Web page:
Metal belts have been on my mind and at the absolute top of my DIY list for a long time. I finally found the material I needed to make my own version when I was back in Australia on holidays – aluminium flashing which is sheet metal used in roofs, found at the hardware store. Read on for an incredibly simple (and cheap!) tutorial.
– Approx 1 metre of 0.03mm or 0.05mm thick Aluminium Flashing – used in roofing and available in most hardware stores. It cost me around AUD$2.50 for the metre.
– Rope, leather or wire to secure at the back
1. Using scissors cut a strip of flashing to size – I cut mine about 7cm wide and 75cm long to suit my waist with a little extra at the ends.
2. To effectively ‘hem’ the edge of the metal (so that you don’t cut yourself while wearing it), place your flashing on a table with about 1cm along the length of it hanging over the side of the table. Using your fingers, push the metal down so it is flush with the corner of the table. Turn the metal over and push it down all the way down along the edge. Repeat this on the other long edge of the belt.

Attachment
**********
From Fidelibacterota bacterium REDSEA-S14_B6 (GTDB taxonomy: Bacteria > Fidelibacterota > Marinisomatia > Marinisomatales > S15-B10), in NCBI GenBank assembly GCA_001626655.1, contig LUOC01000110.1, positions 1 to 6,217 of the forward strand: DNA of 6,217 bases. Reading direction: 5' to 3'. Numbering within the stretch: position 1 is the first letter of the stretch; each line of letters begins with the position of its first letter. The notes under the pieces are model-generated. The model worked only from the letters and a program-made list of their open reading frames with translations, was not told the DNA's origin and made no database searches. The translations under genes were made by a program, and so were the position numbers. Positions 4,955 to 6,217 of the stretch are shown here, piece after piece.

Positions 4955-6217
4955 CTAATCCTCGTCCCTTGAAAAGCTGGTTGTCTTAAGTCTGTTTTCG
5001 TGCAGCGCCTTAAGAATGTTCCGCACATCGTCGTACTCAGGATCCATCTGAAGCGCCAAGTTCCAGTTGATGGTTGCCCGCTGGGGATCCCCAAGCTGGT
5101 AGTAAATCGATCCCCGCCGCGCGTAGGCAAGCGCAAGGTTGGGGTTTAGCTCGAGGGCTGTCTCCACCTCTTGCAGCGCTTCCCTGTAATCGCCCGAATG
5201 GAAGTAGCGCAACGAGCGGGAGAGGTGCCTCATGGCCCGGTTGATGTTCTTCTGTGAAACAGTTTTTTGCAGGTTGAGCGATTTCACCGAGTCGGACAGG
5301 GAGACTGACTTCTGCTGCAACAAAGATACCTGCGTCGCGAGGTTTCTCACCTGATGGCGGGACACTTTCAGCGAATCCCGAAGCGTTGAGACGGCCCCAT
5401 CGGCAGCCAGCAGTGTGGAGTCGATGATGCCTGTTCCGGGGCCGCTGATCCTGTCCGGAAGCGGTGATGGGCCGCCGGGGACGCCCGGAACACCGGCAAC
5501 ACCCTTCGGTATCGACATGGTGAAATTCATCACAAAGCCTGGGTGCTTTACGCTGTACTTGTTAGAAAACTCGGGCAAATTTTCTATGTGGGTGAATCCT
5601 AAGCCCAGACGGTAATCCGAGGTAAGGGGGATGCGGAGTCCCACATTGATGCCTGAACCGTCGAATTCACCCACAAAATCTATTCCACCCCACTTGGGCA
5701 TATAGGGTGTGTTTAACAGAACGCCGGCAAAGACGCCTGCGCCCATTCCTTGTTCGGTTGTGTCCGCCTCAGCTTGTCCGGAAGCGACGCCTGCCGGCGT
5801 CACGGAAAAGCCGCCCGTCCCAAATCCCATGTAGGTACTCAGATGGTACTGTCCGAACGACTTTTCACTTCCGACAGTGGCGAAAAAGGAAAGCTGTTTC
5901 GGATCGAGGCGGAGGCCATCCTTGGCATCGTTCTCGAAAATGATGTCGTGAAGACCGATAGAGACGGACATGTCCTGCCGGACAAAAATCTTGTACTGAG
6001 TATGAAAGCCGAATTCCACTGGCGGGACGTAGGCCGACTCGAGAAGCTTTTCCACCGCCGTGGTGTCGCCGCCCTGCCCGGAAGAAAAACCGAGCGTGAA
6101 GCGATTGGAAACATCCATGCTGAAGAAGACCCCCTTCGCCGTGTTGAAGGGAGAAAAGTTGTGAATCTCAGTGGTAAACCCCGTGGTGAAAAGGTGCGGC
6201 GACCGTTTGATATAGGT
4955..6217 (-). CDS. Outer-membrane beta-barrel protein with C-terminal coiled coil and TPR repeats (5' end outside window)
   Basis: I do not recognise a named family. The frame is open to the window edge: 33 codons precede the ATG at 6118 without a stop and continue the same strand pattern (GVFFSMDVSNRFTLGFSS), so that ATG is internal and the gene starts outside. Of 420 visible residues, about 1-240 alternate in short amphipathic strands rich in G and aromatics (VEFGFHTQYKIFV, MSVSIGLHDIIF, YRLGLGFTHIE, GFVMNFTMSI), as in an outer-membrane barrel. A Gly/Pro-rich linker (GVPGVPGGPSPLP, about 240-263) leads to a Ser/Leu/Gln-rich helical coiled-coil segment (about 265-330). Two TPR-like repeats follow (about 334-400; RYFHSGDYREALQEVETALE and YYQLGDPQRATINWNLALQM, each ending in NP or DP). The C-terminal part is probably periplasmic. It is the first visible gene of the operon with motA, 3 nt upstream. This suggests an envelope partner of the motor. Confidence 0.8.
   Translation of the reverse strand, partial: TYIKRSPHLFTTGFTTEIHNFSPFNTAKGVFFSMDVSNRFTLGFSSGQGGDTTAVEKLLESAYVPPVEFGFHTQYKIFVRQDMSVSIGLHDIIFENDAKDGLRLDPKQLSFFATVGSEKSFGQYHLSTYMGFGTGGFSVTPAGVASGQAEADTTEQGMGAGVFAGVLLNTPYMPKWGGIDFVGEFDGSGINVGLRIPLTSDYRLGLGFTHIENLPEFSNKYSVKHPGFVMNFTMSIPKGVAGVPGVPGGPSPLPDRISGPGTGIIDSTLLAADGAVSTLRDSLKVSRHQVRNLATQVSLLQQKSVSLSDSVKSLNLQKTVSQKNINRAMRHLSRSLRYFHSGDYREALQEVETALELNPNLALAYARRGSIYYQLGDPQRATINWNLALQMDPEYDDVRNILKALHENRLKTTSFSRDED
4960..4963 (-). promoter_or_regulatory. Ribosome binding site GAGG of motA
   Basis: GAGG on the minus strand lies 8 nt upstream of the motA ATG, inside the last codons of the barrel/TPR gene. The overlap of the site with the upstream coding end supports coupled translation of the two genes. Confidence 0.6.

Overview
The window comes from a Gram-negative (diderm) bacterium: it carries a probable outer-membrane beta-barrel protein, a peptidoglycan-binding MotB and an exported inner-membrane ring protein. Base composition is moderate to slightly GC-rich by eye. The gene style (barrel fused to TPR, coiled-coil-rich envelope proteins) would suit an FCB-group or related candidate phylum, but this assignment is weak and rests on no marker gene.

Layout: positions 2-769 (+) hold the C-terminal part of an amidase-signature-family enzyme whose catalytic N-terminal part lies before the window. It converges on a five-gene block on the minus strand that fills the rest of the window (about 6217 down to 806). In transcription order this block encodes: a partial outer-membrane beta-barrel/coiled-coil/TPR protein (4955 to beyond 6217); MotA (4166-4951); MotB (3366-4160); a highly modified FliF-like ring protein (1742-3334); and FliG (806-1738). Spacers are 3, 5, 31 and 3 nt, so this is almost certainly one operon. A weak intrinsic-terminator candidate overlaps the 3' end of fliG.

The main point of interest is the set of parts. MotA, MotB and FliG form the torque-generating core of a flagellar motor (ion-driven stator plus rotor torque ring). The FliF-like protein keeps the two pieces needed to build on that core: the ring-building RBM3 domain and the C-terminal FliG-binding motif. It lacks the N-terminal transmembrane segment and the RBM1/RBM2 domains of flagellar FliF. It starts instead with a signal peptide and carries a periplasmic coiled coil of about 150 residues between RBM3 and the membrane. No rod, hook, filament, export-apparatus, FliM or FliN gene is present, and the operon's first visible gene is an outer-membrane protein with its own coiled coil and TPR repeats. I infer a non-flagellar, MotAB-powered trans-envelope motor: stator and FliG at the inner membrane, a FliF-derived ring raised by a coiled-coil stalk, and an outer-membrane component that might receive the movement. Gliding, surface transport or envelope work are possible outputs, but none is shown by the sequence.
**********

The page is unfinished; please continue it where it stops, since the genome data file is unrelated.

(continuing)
5. To finish the edges, cover with a towel and hammer lightly with the hammer along the edge so it is nice and flat. You can also place the belt between two phone books and hammer the edges to make sure it is finished well.
6. Carefully bend the belt around your waist or something round like a bucket, making sure not to fold it – the less it folds or bends the better the belt will look.
7. Roll the two ends of the belt over so that you have two tubes at the ends. I rolled the ends around a pencil to make it easier.
8. Finally, thread the tubes with ribbon, leather or rope and tie in a bow or tuck into the tubes at the back to secure the belt. I used some plastic covered fencing wire but you can use whatever you want.
Here’s the finished product. Given how cheap aluminium flashing is you can make a few different versions – thick, thin, hammered, smooth etc.
And there you go! How easy is that? The belt goes with just about every outfit you can imagine – and suits summer as much as it does winter.